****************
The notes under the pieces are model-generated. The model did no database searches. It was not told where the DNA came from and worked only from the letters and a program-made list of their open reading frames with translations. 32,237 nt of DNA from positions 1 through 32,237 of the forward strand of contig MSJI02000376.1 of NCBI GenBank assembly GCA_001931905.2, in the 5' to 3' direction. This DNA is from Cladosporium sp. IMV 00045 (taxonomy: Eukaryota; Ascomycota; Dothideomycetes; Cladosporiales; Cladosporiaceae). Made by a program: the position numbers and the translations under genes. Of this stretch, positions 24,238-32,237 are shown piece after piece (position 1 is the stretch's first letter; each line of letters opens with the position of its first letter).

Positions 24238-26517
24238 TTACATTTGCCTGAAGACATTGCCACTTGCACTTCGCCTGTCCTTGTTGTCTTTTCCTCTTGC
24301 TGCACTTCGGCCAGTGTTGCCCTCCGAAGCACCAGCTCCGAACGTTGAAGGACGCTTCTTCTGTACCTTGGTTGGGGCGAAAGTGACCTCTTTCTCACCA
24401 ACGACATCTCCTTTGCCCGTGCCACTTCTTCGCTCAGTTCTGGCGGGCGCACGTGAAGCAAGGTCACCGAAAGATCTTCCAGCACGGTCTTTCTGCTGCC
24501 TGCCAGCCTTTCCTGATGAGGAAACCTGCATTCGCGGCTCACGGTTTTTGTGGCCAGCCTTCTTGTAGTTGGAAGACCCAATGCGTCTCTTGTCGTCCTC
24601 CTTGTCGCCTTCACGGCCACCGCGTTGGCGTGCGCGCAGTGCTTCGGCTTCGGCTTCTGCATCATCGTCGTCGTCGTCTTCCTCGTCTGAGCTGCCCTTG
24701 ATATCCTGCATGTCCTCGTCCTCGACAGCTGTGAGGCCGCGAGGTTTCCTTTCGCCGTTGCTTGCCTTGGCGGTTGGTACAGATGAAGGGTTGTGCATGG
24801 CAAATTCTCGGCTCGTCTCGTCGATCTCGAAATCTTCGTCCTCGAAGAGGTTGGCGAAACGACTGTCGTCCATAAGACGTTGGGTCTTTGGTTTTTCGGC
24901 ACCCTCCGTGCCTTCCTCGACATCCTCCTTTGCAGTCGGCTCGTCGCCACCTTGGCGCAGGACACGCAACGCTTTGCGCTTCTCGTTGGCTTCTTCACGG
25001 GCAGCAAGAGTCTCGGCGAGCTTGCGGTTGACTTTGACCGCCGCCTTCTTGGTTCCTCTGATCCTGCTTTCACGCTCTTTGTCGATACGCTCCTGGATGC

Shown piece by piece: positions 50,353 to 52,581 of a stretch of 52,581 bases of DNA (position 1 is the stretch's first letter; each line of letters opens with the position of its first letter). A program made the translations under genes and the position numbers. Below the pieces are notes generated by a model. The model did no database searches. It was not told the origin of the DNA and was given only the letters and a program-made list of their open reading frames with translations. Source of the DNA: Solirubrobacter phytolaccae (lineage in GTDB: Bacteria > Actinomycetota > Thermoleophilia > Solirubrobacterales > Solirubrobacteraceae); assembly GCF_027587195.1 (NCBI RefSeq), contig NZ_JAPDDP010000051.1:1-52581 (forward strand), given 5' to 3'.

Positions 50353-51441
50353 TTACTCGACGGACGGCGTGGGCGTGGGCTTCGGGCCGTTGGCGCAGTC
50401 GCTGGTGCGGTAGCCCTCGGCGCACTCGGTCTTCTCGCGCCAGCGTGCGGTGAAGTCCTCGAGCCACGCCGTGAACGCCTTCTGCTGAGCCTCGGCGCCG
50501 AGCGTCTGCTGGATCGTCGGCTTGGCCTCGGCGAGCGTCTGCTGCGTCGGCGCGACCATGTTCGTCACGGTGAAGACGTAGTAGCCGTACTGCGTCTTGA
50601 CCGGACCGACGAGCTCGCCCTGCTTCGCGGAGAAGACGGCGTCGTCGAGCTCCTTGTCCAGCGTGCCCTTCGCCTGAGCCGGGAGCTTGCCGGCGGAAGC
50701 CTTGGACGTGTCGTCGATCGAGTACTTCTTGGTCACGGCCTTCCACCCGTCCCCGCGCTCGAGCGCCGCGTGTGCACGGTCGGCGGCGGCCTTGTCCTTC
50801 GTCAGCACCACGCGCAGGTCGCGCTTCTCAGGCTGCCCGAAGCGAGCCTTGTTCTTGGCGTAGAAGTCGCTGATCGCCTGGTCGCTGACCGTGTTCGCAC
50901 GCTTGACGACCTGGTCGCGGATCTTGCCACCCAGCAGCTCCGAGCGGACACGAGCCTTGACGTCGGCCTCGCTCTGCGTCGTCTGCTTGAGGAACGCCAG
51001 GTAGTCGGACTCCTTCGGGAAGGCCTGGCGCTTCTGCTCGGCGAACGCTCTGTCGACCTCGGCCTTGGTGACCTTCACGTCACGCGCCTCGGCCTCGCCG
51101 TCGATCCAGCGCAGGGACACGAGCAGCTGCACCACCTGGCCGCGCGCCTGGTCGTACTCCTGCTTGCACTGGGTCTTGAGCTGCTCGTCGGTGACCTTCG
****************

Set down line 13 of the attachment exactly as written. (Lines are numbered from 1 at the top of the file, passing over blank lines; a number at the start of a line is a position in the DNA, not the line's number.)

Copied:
Positions 50353-51441